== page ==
Lone Star Hiking Trail - Winters Bayou Section

5.60 Miles
3point5stars (3.50)2
3stars (3.00)
4stars (4.00)
San Jacinto
More Info
Interesting Plants
I believe these unusual, little umbrella shaped plants are called may apples. (Photo by Lone_Star)
Bridge @ Winters Bayou
This scenic pedestrian bridge crosses Winters Bayou near mile marker 96. (Photo by Lone_Star)
Trailhead #15
This is the trailhead off FM 1725. For thru-hikers, it's the finish line of the LSHT. (Photo by Lone_Star)
There are sections dense with palmetto trees. This boardwalk takes you through one of them. (Photo by Lone_Star)
Massive Magnolias
Some magnolia trees were almost as tall as the pine trees. (Photo by Lone_Star)
San Jacinto River
A bridge takes you across the east fork of the San Jacinto River. (Photo by Lone_Star)
Lush And Green
The trees were blooming in Spring. Very green and vibrant. (Photo by Lone_Star)
Massive Fungi
These huge fungi caught my eye along the trail. (Photo by Lone_Star)
View Of The Trail
The trail takes you along scenic banks and through shaded "tunnels" of vegetation. (Photo by Lone_Star)
Trailhead #14
This is the trailhead on the west side of FM 2025. (Photo by Lone_Star)
Log Entries
Lush And Vibrant!
By Lone_Star on 3/15/2013
Rating: 3point5stars Difficulty: 3stars Solitude: 4stars
Distance: 11.20 Miles Duration: 4 hours, 20 minutes

The Winters Bayou Section of the Lone Star Hiking Trail (LSHT) is the last section of the LSHT when hiking from west to east.  It includes mile markers 91-96.  You can catch this section of the trail by parking at Trailhead #14 (N30 26.311 W95 07.248) along FM2025 and hiking southwest or by parking at Trailhead #15 (N30 23.584 W95 09.47) along FM 1725 and hiking northeast.  If you hike down and back, it is 11.2 miles roundtrip.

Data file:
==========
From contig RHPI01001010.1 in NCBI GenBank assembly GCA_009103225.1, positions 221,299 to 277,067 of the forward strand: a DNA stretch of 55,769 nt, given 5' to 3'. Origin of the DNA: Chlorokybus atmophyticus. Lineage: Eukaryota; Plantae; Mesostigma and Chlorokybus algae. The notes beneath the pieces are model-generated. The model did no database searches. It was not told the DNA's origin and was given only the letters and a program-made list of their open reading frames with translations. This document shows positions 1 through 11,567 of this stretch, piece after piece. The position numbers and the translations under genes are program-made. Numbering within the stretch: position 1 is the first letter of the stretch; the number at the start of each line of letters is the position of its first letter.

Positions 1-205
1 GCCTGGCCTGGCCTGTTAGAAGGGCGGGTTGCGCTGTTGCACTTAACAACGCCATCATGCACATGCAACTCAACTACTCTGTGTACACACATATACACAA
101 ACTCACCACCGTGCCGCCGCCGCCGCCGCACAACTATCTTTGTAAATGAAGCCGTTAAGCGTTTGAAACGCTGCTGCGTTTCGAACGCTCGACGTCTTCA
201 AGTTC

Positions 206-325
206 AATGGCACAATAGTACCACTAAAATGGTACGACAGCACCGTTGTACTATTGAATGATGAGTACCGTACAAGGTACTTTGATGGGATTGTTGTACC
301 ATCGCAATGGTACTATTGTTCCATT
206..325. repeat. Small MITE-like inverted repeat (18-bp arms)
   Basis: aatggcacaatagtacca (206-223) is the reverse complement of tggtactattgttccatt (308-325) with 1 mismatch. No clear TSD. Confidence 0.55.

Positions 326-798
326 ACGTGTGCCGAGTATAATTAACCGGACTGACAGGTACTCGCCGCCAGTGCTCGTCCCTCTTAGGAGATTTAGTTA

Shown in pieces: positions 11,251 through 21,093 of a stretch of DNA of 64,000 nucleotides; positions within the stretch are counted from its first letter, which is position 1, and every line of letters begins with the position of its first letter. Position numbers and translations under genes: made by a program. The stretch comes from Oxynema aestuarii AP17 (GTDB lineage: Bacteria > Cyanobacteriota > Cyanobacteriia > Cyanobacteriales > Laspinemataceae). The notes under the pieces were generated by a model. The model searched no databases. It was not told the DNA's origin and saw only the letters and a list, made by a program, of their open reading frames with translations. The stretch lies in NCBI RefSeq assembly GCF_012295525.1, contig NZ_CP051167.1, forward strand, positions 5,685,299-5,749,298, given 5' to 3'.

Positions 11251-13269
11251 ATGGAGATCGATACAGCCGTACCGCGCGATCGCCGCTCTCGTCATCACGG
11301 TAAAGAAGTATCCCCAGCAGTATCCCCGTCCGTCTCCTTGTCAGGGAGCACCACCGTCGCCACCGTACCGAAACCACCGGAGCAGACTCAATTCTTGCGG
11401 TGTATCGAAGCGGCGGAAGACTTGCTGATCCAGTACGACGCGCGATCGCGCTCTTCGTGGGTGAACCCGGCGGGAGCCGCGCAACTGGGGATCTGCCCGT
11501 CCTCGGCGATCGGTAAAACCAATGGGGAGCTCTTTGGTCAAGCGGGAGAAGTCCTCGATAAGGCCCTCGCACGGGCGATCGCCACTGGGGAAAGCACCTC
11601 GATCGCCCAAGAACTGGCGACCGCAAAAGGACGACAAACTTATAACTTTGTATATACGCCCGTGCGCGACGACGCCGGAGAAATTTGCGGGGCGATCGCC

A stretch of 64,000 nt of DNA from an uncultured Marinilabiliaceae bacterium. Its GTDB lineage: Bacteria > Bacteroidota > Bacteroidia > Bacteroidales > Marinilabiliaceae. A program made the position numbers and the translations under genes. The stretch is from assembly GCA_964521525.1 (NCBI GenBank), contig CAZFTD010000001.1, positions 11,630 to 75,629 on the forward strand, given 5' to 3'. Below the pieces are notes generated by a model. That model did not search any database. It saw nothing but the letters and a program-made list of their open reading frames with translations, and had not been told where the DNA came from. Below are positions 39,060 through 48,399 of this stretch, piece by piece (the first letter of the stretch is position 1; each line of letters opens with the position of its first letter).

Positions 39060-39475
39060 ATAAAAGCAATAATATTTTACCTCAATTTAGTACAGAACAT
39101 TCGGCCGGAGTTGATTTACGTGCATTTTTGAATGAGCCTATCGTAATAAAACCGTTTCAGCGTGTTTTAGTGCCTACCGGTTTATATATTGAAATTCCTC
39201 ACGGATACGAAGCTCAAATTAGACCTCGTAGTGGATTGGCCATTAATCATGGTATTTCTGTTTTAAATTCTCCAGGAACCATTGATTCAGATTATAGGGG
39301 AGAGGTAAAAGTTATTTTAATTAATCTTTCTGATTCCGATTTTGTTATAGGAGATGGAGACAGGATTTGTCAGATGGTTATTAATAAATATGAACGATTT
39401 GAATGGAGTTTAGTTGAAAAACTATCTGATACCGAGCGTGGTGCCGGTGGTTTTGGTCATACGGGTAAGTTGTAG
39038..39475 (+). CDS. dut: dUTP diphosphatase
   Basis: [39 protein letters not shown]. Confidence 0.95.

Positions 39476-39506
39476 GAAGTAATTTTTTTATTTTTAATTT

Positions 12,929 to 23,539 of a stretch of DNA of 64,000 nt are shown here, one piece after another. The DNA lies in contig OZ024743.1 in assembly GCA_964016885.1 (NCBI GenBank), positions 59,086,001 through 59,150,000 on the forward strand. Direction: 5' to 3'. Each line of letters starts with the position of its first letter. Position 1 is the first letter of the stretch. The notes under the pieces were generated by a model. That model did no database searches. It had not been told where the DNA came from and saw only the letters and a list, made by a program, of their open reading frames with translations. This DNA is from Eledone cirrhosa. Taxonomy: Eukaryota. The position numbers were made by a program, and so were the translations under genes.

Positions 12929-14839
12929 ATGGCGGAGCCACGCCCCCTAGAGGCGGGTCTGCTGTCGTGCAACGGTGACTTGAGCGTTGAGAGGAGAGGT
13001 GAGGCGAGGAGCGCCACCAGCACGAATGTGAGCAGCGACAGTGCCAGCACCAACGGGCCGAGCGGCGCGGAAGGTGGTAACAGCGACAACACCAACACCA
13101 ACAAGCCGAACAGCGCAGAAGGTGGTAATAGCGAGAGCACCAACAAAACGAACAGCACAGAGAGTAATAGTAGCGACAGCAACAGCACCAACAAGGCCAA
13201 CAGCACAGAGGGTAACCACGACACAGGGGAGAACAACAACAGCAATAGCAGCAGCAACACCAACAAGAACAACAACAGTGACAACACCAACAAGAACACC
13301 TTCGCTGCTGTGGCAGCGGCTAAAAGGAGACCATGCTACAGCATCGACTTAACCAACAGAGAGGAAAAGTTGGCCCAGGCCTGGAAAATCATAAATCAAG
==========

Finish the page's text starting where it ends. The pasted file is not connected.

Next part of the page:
I parked at TH14 and hiked down to TH15 and back. However, before starting I cached some food and drink in the woods near TH15 so I didn't have to carry as much in my pack.  It's a pretty long hike if you're making a roundtrip, so you may want to consider doing the same.

The first part of the trail involves some hills and elevation change.  Nothing major, but enough to get some cardio.  You go down a hill, then up and down another hill before finally getting down to the lower elevations.  Down along the creeks and bayous, the vegetation is lush and vibrant.  I made this hike in the Spring and everything was very green and alive.

The trail takes you along some scenic banks, through wetland areas filled with palmettos, along some ponds and over a few bridges than span the east fork of the San Jacinto River as well as Winters Bayou further down the trail.  There are some massive (>100 feet) magnolia trees and many things to appreciate.  Sections of the trail are so densely vegetated that the trees and shrubs form shaded "tunnels" that keep you cool.  It's a very nice hike overall and a wonderful way to end the LSHT if you're thru-hiking.  I made this hike on a Friday during Spring Break and I had the entire trail to myself.  That's solitude!

There are a couple of places where you have to cross some roads, but otherwise you feel fairly isolated from civilization.

Note:  At this time, several sections of the LSHT have been closed by the U.S. Forestry Service due to a lot of fallen dead trees.  Click on the "More Info" link to get the current status of the LSHT, including trail closures. 

From Winter's Bayou to Big Creek Scenic Area
By sck003 on 5/26/2010
Rating: 3stars Difficulty: 2stars Solitude: 5stars
Distance: 25.00 Miles Duration: 10 hours, 30 minutes

The trail started very good, with lots of bridges and very well taken care of.  After exiting Winter's Bayou there is a large fairly open area where I sighted white tailed deer and a few hawks.  This section of the trail did get hard to follow during sections where all the underbrush has been burned down.